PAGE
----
Can landlords be held accountable for tenants’ dog bites?

Many people love dogs and regard them as members of the family. In that group, a lot of dog owners live in apartment complexes or rental housing. Should a tenant’s dog attack a person on that property, can the landlord be held legally liable for damages and/or be included as a party in any resulting civil litigation?

Dog bites and lawsuits

It’s no secret that dogs attack people for a variety of reasons. It’s also no secret that there is a plethora of civil lawsuits against dog owners for their pets’ behavior from those injured by the dog attack. But what about the landlord? Can the landlord also be sued in court for damages to a person caused by a renter’s dog?

Although landlords are not immediately held responsible for the actions of their tenants’ dogs, a landlord can be held liable under certain circumstances. Whereas the dog owner will always bear responsibility, the landlord too can hold accountability under the following circumstances:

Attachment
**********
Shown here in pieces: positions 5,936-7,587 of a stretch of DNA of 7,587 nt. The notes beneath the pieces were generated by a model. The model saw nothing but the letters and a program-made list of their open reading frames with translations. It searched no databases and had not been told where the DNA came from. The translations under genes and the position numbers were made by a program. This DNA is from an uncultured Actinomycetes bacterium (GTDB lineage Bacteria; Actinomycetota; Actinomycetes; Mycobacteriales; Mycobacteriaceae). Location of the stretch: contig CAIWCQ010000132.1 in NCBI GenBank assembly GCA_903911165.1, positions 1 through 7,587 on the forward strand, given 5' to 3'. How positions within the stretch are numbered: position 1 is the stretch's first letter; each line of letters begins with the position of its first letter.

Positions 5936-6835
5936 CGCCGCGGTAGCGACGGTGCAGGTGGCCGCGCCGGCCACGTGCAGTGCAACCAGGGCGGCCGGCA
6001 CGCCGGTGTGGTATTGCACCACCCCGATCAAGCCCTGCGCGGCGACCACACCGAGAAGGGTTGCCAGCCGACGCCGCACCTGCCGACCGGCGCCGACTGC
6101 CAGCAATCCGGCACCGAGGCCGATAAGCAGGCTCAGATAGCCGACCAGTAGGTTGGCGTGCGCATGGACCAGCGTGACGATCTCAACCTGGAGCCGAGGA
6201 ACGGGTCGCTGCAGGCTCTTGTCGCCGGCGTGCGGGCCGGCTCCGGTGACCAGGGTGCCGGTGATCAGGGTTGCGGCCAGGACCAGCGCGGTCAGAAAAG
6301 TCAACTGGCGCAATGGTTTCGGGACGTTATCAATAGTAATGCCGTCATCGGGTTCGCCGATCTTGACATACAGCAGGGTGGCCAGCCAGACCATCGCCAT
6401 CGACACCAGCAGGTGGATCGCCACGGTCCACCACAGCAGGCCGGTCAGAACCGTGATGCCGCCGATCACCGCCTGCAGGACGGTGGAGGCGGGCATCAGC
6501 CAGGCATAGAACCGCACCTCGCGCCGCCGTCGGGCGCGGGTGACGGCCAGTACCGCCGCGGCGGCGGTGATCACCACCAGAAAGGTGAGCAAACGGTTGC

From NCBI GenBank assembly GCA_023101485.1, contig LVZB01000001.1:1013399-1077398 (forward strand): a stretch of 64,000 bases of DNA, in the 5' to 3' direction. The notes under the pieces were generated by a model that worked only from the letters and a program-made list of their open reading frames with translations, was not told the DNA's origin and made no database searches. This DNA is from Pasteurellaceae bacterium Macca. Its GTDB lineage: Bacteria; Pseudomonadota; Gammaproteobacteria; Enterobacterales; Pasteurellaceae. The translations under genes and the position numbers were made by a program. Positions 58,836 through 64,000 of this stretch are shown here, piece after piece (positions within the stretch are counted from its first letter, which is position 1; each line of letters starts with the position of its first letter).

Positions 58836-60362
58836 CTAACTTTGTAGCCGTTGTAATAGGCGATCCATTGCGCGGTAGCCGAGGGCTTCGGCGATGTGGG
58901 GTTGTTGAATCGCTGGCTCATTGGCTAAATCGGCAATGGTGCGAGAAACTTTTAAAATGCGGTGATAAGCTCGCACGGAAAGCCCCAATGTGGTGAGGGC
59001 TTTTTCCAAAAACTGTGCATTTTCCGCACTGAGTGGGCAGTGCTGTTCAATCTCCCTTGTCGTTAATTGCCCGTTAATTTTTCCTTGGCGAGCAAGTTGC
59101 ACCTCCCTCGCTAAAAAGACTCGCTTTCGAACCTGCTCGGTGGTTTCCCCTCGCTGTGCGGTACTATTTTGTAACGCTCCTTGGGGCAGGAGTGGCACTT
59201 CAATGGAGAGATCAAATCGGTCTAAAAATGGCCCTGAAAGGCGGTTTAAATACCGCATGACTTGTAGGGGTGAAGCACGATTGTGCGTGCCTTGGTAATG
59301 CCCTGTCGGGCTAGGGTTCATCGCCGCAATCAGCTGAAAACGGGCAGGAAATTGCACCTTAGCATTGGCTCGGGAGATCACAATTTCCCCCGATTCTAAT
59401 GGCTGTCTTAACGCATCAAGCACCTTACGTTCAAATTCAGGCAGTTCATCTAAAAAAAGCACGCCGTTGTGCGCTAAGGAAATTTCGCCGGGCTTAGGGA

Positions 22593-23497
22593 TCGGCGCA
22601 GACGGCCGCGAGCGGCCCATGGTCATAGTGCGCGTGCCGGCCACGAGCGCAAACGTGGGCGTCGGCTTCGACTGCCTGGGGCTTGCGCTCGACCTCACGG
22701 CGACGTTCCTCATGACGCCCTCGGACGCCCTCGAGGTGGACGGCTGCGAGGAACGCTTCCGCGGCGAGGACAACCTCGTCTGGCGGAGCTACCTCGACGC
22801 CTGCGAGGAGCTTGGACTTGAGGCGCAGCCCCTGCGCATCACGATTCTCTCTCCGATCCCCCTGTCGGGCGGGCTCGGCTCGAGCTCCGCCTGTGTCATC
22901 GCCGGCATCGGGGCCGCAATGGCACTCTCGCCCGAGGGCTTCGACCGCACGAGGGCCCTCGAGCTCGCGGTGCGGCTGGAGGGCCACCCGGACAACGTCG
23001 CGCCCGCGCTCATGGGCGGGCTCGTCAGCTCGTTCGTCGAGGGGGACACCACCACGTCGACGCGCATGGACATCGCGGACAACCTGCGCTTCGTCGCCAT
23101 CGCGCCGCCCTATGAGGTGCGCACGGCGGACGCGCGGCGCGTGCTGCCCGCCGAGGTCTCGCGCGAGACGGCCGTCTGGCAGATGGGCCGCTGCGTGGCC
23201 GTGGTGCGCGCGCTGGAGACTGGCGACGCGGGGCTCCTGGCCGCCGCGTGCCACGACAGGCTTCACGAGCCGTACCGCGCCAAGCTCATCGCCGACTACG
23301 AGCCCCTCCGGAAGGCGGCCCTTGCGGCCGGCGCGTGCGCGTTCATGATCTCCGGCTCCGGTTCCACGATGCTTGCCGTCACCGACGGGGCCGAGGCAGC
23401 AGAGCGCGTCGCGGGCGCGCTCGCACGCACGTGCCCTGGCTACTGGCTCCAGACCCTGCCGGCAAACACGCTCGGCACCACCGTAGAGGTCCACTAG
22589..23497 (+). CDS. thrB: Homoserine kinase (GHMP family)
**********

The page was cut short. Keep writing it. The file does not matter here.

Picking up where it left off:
• The landlord knew of the dog’s aggressive or vicious nature.
  • The landlord failed to remove the dog after discovering aggressiveness
  • The landlord was taking care of the dog in a manner consistent with the owner

In all cases, it comes down to the duty of the landlord to ensure safe premises for all visitors to the property. If the plaintiffs can prove the landlord breached that duty, the landlord may be named in a civil suit.

What should landlords do?

Every landlord has a legal responsibility to ensure his or her premises are safe for all who reside and visit there. Oftentimes, landlords simply employ a strict no-pet policy to help protect themselves. If a landlord chooses to allow tenants to have dogs and other animals, the landlord must ensure the dog is not aggressive or vicious by conducting regular, documented inspections, and he or she must also ensure that the animal will pose no harm to other tenants or visitors to the property.